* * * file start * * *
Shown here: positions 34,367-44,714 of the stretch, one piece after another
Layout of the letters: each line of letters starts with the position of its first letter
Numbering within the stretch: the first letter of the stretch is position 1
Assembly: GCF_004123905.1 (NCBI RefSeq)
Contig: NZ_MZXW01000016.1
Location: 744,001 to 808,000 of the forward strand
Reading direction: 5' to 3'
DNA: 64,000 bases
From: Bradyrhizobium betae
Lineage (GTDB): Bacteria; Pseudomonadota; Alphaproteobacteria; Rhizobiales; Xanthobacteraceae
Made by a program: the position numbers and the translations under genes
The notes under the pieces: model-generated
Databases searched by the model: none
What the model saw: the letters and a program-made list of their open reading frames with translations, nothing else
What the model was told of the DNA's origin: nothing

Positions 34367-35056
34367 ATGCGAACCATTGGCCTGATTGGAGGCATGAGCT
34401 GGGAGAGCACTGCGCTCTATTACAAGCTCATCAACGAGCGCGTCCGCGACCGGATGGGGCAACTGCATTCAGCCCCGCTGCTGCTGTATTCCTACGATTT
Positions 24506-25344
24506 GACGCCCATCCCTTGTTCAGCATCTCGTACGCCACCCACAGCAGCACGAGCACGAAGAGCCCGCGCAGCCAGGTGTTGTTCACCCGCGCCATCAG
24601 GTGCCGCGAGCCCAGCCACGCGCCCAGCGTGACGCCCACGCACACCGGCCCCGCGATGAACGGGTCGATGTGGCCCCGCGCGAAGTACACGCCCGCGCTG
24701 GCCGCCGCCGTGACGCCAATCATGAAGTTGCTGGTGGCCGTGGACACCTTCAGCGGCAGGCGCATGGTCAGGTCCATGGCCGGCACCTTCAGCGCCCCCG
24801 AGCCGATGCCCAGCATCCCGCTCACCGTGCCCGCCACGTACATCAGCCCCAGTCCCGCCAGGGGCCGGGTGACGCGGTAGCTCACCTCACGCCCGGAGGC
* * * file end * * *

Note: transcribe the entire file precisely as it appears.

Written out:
Shown here: positions 34,367-44,714 of the stretch, one piece after another
Layout of the letters: each line of letters starts with the position of its first letter
Numbering within the stretch: the first letter of the stretch is position 1
Assembly: GCF_004123905.1 (NCBI RefSeq)
Contig: NZ_MZXW01000016.1
Location: 744,001 to 808,000 of the forward strand
Reading direction: 5' to 3'
DNA: 64,000 bases
From: Bradyrhizobium betae
Lineage (GTDB): Bacteria; Pseudomonadota; Alphaproteobacteria; Rhizobiales; Xanthobacteraceae
Made by a program: the position numbers and the translations under genes
The notes under the pieces: model-generated
Databases searched by the model: none
What the model saw: the letters and a program-made list of their open reading frames with translations, nothing else
What the model was told of the DNA's origin: nothing

Positions 34367-35056
34367 ATGCGAACCATTGGCCTGATTGGAGGCATGAGCT
34401 GGGAGAGCACTGCGCTCTATTACAAGCTCATCAACGAGCGCGTCCGCGACCGGATGGGGCAACTGCATTCAGCCCCGCTGCTGCTGTATTCCTACGATTT
Positions 24506-25344
24506 GACGCCCATCCCTTGTTCAGCATCTCGTACGCCACCCACAGCAGCACGAGCACGAAGAGCCCGCGCAGCCAGGTGTTGTTCACCCGCGCCATCAG
24601 GTGCCGCGAGCCCAGCCACGCGCCCAGCGTGACGCCCACGCACACCGGCCCCGCGATGAACGGGTCGATGTGGCCCCGCGCGAAGTACACGCCCGCGCTG
24701 GCCGCCGCCGTGACGCCAATCATGAAGTTGCTGGTGGCCGTGGACACCTTCAGCGGCAGGCGCATGGTCAGGTCCATGGCCGGCACCTTCAGCGCCCCCG
24801 AGCCGATGCCCAGCATCCCGCTCACCGTGCCCGCCACGTACATCAGCCCCAGTCCCGCCAGGGGCCGGGTGACGCGGTAGCTCACCTCACGCCCGGAGGC